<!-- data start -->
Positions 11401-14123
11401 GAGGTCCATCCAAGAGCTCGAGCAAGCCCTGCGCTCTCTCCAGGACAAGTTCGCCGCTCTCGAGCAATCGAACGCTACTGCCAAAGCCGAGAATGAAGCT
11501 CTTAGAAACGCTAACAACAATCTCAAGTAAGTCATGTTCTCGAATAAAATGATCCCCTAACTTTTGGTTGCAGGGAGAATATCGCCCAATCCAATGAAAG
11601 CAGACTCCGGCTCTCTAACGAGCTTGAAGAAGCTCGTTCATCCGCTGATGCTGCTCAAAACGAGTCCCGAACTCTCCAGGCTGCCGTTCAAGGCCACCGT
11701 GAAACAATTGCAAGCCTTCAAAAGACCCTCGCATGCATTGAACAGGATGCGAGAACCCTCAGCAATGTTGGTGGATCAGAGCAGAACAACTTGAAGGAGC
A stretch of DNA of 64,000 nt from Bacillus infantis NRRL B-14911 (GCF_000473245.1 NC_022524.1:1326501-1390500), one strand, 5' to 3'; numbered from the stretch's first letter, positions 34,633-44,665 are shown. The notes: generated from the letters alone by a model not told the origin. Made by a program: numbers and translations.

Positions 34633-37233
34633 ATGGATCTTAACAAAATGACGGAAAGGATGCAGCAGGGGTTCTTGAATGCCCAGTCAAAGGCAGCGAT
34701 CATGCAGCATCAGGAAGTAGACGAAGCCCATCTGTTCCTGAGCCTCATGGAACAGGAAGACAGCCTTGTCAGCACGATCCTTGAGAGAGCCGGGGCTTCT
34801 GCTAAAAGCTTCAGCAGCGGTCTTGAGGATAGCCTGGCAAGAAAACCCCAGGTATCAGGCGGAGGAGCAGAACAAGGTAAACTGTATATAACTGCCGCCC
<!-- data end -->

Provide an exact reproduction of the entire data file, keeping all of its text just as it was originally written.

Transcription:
Positions 11401-14123
11401 GAGGTCCATCCAAGAGCTCGAGCAAGCCCTGCGCTCTCTCCAGGACAAGTTCGCCGCTCTCGAGCAATCGAACGCTACTGCCAAAGCCGAGAATGAAGCT
11501 CTTAGAAACGCTAACAACAATCTCAAGTAAGTCATGTTCTCGAATAAAATGATCCCCTAACTTTTGGTTGCAGGGAGAATATCGCCCAATCCAATGAAAG
11601 CAGACTCCGGCTCTCTAACGAGCTTGAAGAAGCTCGTTCATCCGCTGATGCTGCTCAAAACGAGTCCCGAACTCTCCAGGCTGCCGTTCAAGGCCACCGT
11701 GAAACAATTGCAAGCCTTCAAAAGACCCTCGCATGCATTGAACAGGATGCGAGAACCCTCAGCAATGTTGGTGGATCAGAGCAGAACAACTTGAAGGAGC
A stretch of DNA of 64,000 nt from Bacillus infantis NRRL B-14911 (GCF_000473245.1 NC_022524.1:1326501-1390500), one strand, 5' to 3'; numbered from the stretch's first letter, positions 34,633-44,665 are shown. The notes: generated from the letters alone by a model not told the origin. Made by a program: numbers and translations.

Positions 34633-37233
34633 ATGGATCTTAACAAAATGACGGAAAGGATGCAGCAGGGGTTCTTGAATGCCCAGTCAAAGGCAGCGAT
34701 CATGCAGCATCAGGAAGTAGACGAAGCCCATCTGTTCCTGAGCCTCATGGAACAGGAAGACAGCCTTGTCAGCACGATCCTTGAGAGAGCCGGGGCTTCT
34801 GCTAAAAGCTTCAGCAGCGGTCTTGAGGATAGCCTGGCAAGAAAACCCCAGGTATCAGGCGGAGGAGCAGAACAAGGTAAACTGTATATAACTGCCGCCC